Oil Report

INTERVIEW-Papua N.Guinea says can fund LNG stake; eyes penalty

PERTH, April 21 (Reuters) - Papua New Guinea has enough money built up from a tax windfall to fund its stake in a proposed Exxon Mobil-led liquefied natural gas (LNG) project that could make up over half its economy, its oil minister said on Monday.

William Duma, Papua New Guinea Minister for Petroleum and Energy said the government may consider imposing a penalty for developers who abandon major gas projects to prevent oil and gas firms from sitting on leases for resource-rich lands.

“Unlike before, the government now has a lot of money and we have enough money to fund our equity in these LNG projects,” Duma told Reuters in a telephone interview from Port Moresby.

“But if we need some more (money), we can then look at bonds as the last resort. But it will be for minor sums.”

U.S. energy major Exxon Corp Corp XOM.N said on Friday it had reached a fiscal agreement with the PNG government for the $11 billion LNG project, clearing the final hurdle for the project to enter the front-end engineering design (FEED) phase.

Papua New Guinea has two LNG projects totalling about $17 billion on its drawing board.

Most analysts have strong confidence that Exxon Mobil’s LNG project, in which the government will take a 22.5 percent stake or about $2.5 billion, will go ahead, thanks to the project’s robust economics, relatively low cost and high liquids content.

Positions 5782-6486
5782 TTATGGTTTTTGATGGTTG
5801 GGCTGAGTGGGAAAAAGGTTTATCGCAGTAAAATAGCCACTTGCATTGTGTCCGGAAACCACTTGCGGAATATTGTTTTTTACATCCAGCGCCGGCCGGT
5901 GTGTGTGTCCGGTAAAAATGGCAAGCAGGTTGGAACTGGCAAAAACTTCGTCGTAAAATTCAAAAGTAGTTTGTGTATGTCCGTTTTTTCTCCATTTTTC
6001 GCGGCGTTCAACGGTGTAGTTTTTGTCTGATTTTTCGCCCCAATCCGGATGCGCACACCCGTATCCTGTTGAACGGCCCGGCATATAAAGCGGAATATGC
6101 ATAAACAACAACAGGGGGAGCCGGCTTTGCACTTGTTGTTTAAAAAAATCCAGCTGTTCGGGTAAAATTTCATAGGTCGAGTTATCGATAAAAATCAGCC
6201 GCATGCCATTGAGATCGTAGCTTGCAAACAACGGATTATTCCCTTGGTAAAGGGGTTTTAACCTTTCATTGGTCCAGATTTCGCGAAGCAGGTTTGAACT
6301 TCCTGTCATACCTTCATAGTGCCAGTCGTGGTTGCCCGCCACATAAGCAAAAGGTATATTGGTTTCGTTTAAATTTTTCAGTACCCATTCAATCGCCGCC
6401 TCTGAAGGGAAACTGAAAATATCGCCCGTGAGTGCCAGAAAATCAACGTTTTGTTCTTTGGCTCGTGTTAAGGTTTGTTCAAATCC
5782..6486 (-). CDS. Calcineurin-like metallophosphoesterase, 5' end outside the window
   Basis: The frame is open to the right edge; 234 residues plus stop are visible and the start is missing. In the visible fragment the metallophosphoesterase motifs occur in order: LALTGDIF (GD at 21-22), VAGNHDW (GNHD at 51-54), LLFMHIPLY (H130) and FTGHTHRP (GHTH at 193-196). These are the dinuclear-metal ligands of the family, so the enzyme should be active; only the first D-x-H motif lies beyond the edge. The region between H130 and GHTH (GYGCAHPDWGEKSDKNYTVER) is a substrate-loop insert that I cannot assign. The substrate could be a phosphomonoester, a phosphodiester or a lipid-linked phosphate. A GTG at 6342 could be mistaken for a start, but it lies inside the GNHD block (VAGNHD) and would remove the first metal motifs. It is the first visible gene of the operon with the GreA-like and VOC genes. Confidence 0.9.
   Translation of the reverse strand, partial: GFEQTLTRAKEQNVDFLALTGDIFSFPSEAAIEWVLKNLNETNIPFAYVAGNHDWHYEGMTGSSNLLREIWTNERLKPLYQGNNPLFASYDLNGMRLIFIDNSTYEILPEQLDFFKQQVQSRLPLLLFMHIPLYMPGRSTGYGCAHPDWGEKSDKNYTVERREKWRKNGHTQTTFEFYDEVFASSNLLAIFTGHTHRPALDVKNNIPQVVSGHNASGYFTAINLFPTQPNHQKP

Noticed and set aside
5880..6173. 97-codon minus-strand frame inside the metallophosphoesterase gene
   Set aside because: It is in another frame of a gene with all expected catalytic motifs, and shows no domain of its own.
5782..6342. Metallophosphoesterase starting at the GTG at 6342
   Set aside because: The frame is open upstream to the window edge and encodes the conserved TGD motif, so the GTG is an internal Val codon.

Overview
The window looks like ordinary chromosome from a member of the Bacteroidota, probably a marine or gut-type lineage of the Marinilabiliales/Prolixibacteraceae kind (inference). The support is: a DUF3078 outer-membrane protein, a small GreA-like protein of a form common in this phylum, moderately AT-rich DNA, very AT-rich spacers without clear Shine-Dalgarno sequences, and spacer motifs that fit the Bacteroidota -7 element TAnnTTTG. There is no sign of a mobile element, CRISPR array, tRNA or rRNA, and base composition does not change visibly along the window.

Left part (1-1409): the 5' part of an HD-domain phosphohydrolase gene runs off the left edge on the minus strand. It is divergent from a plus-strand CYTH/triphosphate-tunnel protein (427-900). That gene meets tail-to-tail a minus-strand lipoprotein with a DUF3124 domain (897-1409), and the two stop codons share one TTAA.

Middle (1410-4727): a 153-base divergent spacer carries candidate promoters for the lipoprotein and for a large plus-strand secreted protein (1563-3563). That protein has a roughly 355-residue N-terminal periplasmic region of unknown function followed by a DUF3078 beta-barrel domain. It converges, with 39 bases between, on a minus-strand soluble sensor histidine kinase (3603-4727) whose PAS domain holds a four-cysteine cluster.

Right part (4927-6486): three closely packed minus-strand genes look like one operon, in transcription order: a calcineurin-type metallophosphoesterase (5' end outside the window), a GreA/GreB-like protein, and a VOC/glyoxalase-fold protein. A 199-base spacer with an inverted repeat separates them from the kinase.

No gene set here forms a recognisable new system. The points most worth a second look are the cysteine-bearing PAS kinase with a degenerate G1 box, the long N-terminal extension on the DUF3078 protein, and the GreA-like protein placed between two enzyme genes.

Duma said Exxon Mobil had agreed to pay 30 percent corporate tax and that the gas agreement was expected to be ratified by mid-May.

“We are now negotiating on the technical terms such as the downstream process, government participation and how much gas to set aside for the domestic market,” Duma said.

Exxon Mobil has a 41.6 percent interest in the project. Australian-listed Oil Search Ltd OSH.AX holds 34.1 percent, Santos Ltd STO.AX has 17.7 percent, while energy retailer AGL Energy Ltd AGK.AX, Nippon Oil Corp 5001.T and PNG landowners hold the rest.

But the PNG government will be taking a 22.5 percent stake in all LNG projects, which would result in the equity of other stakeholders being reduced proportionally.

The two-train project will have a production capacity of 6.3 million tonnes a year and is targeting first delivery by 2014.

Australian consultancy firm ACIL Tasman said earlier this month the LNG project could represent about 55 percent of PNG’s economy, while Moody’s Investors Service said on April 10 that the Exxon-led LNG facility would improve the country’s government-bond rating.


A recent surge in commodity prices has resulted in a tax bonanza for resource-rich Papua New Guinea, which has also enjoyed a sixth successive year of relative political stability.

Duma said the government was concerned about companies holding retention leases without fulfilling promises to develop the fields, and may consider imposing penalties on firms that scrap major projects.

“We are sick and tired of developers that sit on reserves and don’t do anything,” Duma said. “There are things that a government can do and we haven’t ruled out imposing penalties.”

Duma said the government had warned several companies which have sat idle on the licences, but he declined to name the firms.

Apart from Exxon's planned LNG project, Liquid Niugini Gas Ltd, a Merrill Lynch & Co-backed company MER.N, is planning a rival LNG project in the Pacific nation that would have a production capacity of 9-10 million tonnes a year.

Duma said the government will meet with officials from Liquid Niugini Gas this week to discuss fiscal and technical terms.

“I would say we are halfway through the negotiation process,” Duma said.

The government was still waiting for Liquid Niugini Gas to provide drilling results of the Elk and Antelope fields and did not have information on the gas reserves yet, he said. (Editing by Ramthan Hussain)